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How Do you Protect Timber and Joints Exposed to Weather?

Asked by Richard on October 15, 2018

How do you protect the timbers and joints where they are exposed to the weather? I noticed that exposed beams are common at the entryways to many homes.

Thank you

Answered by Caitlin

Rotten Timber Column

Hi Richard, thank you for your question.


There are a couple factors that aid in the lifespan of exterior timbers. The first item is usually timber species. Certain species, like cedar, have natural oils present in the timber that aids them in resisting rot and effects due to the aging process. Only oak pegs should be used if there are traditional joinery elements – birch pegs (VTW’s choice for interior structures) often rot much faster than oak pegs.


The most important aspect with exposed timber is to make sure it is exposed to air, so that it can dry if it gets wet. This is why exterior posts (and almost all interior posts) have a standoff to prevent the bottom from sitting on grade/concrete/in standing water and remaining wet. For the same reason, this is why timber posts should not be surrounded with masonry pier, but rather sit on top with a moisture break between the timber and masonry (i.e. galvanized plate). As long as a timber can dry fully following a rain, it should have a long lifespan. If you are interested in a visual of what a lack of air can do to a timber, check out our article of Rot in Heavy Timber Columns here.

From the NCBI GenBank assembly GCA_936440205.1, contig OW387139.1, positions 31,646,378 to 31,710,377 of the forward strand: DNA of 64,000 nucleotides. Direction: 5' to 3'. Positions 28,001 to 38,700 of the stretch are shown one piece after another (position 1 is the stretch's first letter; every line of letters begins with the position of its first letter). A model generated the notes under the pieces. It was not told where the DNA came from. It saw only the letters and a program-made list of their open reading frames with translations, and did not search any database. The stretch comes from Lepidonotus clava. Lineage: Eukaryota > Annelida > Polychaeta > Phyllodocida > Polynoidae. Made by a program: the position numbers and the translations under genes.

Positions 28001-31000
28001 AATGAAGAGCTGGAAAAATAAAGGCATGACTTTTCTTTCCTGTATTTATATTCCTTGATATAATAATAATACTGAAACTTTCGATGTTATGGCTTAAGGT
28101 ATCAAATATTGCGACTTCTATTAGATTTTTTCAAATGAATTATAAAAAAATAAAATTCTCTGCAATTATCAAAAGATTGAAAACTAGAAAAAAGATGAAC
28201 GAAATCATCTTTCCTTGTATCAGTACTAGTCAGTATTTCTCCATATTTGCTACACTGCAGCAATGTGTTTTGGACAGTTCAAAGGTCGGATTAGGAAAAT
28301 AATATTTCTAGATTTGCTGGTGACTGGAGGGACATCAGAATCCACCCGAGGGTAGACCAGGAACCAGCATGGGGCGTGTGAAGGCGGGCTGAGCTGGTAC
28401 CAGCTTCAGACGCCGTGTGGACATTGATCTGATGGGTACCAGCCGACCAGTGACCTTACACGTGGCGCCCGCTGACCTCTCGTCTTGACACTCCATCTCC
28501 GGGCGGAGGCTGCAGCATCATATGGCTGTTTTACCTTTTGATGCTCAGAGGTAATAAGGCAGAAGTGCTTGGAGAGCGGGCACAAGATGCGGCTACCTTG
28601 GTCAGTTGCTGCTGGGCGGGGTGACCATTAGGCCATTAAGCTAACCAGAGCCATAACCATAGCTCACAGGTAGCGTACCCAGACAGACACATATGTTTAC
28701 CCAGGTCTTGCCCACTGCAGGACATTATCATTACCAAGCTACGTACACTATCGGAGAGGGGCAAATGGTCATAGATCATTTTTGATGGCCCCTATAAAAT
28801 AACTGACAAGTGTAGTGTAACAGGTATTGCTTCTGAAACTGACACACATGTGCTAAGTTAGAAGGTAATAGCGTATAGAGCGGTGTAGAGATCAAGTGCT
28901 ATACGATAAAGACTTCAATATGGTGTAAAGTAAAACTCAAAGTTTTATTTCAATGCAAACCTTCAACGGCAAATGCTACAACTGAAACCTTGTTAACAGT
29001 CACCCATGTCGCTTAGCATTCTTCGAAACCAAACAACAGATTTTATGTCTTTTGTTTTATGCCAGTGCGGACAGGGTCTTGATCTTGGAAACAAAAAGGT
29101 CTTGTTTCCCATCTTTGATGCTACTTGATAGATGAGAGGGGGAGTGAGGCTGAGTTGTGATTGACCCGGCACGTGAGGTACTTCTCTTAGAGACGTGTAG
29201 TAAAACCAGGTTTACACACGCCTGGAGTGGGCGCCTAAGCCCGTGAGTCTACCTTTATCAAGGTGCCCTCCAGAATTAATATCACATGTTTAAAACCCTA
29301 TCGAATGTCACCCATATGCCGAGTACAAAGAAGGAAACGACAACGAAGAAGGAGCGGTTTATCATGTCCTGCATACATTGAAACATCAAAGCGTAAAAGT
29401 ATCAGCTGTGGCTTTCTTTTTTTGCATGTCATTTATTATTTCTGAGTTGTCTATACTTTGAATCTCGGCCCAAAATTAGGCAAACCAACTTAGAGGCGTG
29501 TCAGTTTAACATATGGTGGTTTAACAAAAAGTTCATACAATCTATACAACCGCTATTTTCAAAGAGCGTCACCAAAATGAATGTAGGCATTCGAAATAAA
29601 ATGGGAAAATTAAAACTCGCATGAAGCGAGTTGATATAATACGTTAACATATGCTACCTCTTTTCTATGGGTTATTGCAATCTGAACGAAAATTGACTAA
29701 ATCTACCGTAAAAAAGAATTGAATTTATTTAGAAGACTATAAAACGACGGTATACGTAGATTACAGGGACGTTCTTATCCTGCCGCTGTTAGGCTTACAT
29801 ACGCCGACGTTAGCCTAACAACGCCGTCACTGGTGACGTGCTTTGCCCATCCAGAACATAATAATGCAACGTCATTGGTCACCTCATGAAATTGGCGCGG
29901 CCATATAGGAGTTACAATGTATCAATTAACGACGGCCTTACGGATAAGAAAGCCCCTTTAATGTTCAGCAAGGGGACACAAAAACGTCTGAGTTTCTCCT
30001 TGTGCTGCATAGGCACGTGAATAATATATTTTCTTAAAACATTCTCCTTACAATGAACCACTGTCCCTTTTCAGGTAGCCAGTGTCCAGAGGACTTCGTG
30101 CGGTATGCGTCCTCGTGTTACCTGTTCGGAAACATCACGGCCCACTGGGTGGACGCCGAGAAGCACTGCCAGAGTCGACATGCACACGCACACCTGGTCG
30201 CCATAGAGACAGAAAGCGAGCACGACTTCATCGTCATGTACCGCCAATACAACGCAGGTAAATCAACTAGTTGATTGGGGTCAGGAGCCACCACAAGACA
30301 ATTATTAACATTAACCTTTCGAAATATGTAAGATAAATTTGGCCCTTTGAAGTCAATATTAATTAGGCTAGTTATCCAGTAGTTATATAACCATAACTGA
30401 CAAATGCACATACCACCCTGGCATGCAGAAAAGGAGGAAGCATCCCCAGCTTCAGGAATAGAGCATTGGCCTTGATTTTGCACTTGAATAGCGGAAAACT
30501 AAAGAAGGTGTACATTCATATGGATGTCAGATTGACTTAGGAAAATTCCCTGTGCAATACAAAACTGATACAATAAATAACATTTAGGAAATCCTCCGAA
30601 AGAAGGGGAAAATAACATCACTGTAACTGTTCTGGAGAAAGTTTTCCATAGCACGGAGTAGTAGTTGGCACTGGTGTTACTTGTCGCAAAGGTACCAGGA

An exterior rated stain/polyurethane/sealant is also a key component – they help to protect the timber and can also enhance the look significantly over time. Occasionally a client wishes to have an exposed timber look (grayed and aged appearance), and that can be achieved with no stain and simply leaving the timbers to dry naturally. But if a certain appearance is desired, the stain/seal/etc. should be reapplied every ~5 years or so, depending on conditions.


Lastly, end-gable trusses are often exposed to water from rain, even with a significant overhang. In these cases, all mortises should have a 3/8” weep hole drilled vertically down through the timber from their lowest part – this prevents water from accumulating in the mortise pockets, where standing water could rot the tenon, mortise, and/or peg resulting in a lack of structural integrity.


Hope this helps!




Matthew McGinnis, EIT

Junior Timber Frame Engineer

Vermont Timber Works

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